Some B2B companies run their sales and marketing activities with Excel because it is easy to use and well known by employees. However, to more efficiently manage and profitably use data, other B2Bs use a relational-based CRM (Customer Relationship Management). A CRM consists of a database and a user-interface with which you can easily create, update, manage, process, share, and report data across the organization.
While Excel spreadsheets are great calculators, they are not good as a shareable database. That is because, in part, Excel has no relational tables and limited interface capabilities. Excel becomes cumbersome and difficult to manage with thousands of items.
If your account reps could sell more, marketing could target better, and customer service was more responsive to key accounts, life would be great, wouldn't it? It may not be as hard as you think using CLV with Microsoft Dynamics 365/ CRM.
You’ve probably heard that it costs less to keep and grow an existing customer than to acquire a new one. And it’s true. But, for many organizations this truism seems to have fallen on deaf ears, as companies still spend a large amount of their time and resources on chasing after new, potential clients. Even then, their efforts can be fragmented and the results less than desirable. This is hard to understand because keeping and growing current customers, and finding new ones like them does not have to be hard.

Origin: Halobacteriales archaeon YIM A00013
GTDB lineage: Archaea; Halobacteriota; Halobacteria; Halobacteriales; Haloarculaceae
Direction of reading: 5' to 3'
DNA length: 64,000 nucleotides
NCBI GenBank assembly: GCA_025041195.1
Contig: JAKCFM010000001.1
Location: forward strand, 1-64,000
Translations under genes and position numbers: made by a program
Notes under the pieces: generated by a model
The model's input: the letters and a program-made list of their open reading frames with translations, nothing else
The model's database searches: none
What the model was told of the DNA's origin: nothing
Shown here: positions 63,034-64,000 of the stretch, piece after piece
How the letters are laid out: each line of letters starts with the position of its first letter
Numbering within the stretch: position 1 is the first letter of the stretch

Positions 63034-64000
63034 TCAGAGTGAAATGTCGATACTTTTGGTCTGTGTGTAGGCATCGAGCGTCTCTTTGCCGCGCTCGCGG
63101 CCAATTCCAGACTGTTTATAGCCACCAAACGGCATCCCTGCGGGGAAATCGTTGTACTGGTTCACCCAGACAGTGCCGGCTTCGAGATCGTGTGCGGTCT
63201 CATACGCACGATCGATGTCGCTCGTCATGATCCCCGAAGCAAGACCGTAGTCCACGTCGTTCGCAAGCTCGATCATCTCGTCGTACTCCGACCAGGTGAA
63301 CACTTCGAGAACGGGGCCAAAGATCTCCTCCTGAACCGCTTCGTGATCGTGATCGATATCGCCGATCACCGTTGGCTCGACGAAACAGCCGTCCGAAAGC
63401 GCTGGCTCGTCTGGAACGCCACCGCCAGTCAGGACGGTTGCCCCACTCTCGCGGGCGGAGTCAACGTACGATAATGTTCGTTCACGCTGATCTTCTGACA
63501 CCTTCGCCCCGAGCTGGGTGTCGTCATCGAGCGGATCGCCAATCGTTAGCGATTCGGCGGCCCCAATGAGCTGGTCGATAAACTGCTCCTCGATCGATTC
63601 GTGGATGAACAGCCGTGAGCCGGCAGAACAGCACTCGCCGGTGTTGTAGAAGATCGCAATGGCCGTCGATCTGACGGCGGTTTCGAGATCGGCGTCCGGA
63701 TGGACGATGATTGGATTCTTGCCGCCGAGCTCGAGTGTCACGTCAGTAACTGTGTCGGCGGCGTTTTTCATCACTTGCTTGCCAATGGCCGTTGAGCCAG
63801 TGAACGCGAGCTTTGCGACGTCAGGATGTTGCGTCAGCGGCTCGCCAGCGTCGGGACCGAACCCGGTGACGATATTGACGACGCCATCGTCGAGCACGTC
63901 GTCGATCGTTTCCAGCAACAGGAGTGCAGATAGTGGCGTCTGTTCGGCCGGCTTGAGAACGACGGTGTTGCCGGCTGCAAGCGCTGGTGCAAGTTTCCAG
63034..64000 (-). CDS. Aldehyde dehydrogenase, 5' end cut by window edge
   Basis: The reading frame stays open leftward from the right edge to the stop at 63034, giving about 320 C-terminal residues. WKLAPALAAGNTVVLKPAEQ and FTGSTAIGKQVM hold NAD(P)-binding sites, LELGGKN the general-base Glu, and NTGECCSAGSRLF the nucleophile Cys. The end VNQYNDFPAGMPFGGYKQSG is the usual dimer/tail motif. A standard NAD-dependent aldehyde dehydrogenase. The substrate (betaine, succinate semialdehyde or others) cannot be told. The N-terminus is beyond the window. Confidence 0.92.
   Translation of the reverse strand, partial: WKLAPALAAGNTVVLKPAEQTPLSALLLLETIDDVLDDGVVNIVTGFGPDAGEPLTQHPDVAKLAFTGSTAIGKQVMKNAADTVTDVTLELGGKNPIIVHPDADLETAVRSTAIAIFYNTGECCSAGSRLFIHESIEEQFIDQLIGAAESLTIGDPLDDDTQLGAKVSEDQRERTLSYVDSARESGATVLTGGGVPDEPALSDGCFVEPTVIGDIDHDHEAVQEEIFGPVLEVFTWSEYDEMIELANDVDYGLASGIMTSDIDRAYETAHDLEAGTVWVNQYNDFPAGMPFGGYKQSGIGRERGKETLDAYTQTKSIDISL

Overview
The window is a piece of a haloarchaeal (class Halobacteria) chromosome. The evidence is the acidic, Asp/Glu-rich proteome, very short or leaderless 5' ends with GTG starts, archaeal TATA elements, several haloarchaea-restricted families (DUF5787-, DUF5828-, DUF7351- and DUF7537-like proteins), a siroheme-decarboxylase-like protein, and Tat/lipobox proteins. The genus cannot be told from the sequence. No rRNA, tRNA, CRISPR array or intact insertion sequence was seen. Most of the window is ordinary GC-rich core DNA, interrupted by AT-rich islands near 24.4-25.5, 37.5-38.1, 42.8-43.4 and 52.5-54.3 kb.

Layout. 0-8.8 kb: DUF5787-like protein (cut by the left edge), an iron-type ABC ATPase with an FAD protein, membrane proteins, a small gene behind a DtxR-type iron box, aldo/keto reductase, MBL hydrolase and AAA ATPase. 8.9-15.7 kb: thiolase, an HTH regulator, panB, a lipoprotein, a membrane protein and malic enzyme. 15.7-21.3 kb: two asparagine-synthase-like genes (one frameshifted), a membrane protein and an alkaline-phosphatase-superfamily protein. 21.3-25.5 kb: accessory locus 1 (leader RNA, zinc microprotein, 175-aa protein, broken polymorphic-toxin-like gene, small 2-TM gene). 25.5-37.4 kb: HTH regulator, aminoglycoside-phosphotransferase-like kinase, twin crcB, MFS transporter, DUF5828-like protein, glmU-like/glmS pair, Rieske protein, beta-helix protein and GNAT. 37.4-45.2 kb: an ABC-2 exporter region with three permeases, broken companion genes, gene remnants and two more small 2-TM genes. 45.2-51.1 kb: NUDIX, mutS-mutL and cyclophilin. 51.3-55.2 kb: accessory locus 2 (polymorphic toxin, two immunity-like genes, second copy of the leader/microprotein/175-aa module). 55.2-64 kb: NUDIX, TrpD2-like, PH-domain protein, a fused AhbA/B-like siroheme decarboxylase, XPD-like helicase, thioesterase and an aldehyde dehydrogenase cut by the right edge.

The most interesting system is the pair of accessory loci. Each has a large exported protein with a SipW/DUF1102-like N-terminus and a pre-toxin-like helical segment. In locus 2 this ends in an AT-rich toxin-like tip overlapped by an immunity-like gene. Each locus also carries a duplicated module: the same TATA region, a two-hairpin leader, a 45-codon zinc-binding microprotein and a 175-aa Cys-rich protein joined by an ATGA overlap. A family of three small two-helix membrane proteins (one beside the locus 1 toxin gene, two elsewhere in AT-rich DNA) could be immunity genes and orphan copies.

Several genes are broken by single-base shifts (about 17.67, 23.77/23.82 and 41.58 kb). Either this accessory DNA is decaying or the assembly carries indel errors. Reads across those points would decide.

I am often asked by managers how to improve the user acceptance of their CRM system. In the eyes of the questioner, the answer lies in how to encourage, or even make, users use the platform more, in order for the organization to achieve their established expected benefits of investing in CRM. That’s the wrong focus. The issue is not how do we get the user to use CRM, but rather, is the CRM itself designed to be useful to the user so that they want to use it. Although the difference is subtle it should not be overlooked.
I was reminded this week of how much fun this business can be working with clients. As I met with three different clients on their Dynamics Roadmap for the next few quarters, it reminded me of why I am in this business of strengthening customer engagement.
Each of the clients has been with us for some time and each understand the value of CRM to the organization’s profitability and growth. However, it was good to hear that they also view CRM as a tool to strengthen a deeper relationship with their clients for all the various touch points that they have with the client. CRM is a tool to guide existing and new users in their behaviors while getting everyone in marketing, sales and customer service on the same page with the client needs.
Generating leads and acquiring new customers is the lifeblood of every organization. Many organizations believe that satisfied customers and referrals are their best sources of leads. That’s certainly a sound principle and something to strive for but unless you’re measuring and tracking where your leads are coming from, this belief is anecdotal and little more than company lore.